# Inequality using Cauchy Schwarz

I’ve recently been looking into applications of the Cauchy Schwarz inequality.

I’ve seen it stated in the form:

$$(a_1^2 + a_2^2 + … + a_n^2)(b_1^2 + b_2^2 + … + b_n^2) \ge (a_1b_1 + a_2b_2 + … + a_nb_n)^2$$

However I’m struggling to see how it could prove this cyclic sum inequality:

$$\sum_\text{cyc} \frac{x^2}{y + z} \ge \frac{(x+y+z)^2}{2(x+y+z)}$$

Where $$xyz = 1$$ and $$x,y,z$$ $$\epsilon$$ $$\mathbb{R}$$

Any help?

• Is your inequality's right-hand side meant to simplify to $\frac{x+y+z}{2}$?
– J.G.
Dec 4 '20 at 21:26

Assuming $$x, y, z \geq 0$$, the Cauchy-Schwarz inequality gives

\begin{align*} &\left((y + z) + (z + x) + (x + y)\right)\left(\frac{x^2}{y + z} + \frac{y^2}{z + x} + \frac{z^2}{x + y}\right) \\ &\geq \left(\sqrt{y + z}\sqrt{\frac{x^2}{y + z}} + \sqrt{z + x}\sqrt{\frac{y^2}{z + x}} + \sqrt{x + y}\sqrt{\frac{z^2}{x + y}}\right)^2 \\ &= (x + y + z)^2 \end{align*}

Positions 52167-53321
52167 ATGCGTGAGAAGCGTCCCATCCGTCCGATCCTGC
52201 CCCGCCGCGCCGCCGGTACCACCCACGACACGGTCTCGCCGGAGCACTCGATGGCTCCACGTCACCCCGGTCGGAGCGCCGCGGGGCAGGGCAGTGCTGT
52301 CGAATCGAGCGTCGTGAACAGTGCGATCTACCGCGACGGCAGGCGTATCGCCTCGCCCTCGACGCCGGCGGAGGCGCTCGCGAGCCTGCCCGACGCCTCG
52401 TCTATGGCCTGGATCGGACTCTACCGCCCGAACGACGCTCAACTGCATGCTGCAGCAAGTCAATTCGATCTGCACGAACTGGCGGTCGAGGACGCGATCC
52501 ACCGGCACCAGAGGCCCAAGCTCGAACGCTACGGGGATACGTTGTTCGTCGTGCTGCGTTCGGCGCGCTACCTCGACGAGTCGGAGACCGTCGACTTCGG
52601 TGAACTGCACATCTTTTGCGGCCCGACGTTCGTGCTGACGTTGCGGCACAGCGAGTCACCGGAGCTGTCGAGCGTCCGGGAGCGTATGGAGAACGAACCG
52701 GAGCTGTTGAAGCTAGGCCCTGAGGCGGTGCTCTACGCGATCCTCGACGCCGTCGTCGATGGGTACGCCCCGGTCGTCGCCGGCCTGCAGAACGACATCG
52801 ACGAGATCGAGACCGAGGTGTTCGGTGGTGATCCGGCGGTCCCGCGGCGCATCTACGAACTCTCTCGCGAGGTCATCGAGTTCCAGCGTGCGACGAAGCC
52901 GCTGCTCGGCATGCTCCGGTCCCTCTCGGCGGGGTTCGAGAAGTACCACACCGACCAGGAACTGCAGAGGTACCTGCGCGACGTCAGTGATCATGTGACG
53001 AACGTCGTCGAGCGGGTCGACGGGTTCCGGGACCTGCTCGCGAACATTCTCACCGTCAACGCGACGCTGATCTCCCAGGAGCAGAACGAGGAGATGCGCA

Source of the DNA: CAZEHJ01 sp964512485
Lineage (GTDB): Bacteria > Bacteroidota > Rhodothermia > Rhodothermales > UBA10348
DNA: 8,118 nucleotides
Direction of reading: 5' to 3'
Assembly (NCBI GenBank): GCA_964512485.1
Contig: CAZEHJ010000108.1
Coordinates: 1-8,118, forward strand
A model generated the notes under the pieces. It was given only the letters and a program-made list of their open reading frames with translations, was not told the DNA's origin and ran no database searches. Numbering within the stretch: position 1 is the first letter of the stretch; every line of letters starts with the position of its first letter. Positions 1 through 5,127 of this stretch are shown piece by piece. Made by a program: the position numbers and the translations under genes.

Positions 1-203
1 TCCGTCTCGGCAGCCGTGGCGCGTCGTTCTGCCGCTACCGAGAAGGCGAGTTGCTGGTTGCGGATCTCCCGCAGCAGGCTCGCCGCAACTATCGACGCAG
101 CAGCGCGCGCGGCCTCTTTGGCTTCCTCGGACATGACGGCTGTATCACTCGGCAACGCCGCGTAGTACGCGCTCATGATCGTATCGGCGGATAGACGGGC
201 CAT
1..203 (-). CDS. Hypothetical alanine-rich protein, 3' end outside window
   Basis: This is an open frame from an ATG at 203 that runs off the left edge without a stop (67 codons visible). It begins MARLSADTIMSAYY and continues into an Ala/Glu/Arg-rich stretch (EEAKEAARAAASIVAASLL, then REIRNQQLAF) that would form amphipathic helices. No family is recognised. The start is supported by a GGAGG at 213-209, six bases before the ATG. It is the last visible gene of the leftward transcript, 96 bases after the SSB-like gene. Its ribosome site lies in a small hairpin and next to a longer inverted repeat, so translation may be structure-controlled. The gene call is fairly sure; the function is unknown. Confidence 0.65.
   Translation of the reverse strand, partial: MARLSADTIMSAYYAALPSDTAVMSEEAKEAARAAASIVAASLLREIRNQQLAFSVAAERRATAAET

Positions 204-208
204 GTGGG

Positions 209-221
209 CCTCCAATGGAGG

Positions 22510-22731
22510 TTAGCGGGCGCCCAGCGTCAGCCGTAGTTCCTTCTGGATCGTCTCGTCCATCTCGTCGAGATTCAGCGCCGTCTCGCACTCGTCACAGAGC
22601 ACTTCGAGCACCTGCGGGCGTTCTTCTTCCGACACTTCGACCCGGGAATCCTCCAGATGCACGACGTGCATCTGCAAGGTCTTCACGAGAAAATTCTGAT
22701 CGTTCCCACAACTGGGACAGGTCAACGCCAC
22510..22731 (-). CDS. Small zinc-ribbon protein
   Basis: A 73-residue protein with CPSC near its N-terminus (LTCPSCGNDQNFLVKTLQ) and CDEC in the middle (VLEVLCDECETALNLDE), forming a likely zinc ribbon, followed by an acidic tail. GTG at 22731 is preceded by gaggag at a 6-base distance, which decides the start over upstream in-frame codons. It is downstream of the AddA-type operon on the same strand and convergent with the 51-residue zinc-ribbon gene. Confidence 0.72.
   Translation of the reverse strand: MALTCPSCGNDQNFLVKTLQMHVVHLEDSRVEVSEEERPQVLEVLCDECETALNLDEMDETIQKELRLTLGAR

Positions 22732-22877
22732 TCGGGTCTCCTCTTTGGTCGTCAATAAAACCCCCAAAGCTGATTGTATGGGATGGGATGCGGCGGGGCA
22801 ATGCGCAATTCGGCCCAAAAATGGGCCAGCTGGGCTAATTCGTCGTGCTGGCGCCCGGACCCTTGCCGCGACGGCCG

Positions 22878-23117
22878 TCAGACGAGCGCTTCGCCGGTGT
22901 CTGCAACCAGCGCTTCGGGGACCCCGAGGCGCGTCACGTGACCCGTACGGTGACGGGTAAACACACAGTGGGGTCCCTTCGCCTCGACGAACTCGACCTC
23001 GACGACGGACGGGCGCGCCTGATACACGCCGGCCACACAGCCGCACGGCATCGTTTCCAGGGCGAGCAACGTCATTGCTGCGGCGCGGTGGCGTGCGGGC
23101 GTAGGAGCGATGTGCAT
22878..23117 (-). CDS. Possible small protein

and you can divide out $$(y + z) + (z + x) + (x + y) = 2(x + y + z)$$ on both sides to get your inequality.

Write $$a:=y+z,\,b:=z+x,\,c:=x+y$$ (a common strategy with $$3$$-variable cyclic-symmetry problems, especially if $$y+z$$ etc. appears), so the conjectured inequality is $$(a+b+c)\sum_\text{cyc}\frac{x^2}{a}\ge(x+y+z)^2$$. Now take $$a_1=\sqrt{a},\,b_1=\frac{x}{\sqrt{a}}$$ etc.

Note this proof never ever used $$xyz=1$$. Multiplying each of $$x,\,y,\,z$$ by $$\lambda>0$$ also multiplies both sides of your inequality by $$\lambda$$ and preserves its truth, and so whatever proof we obtain should only need to use $$xyz>0$$.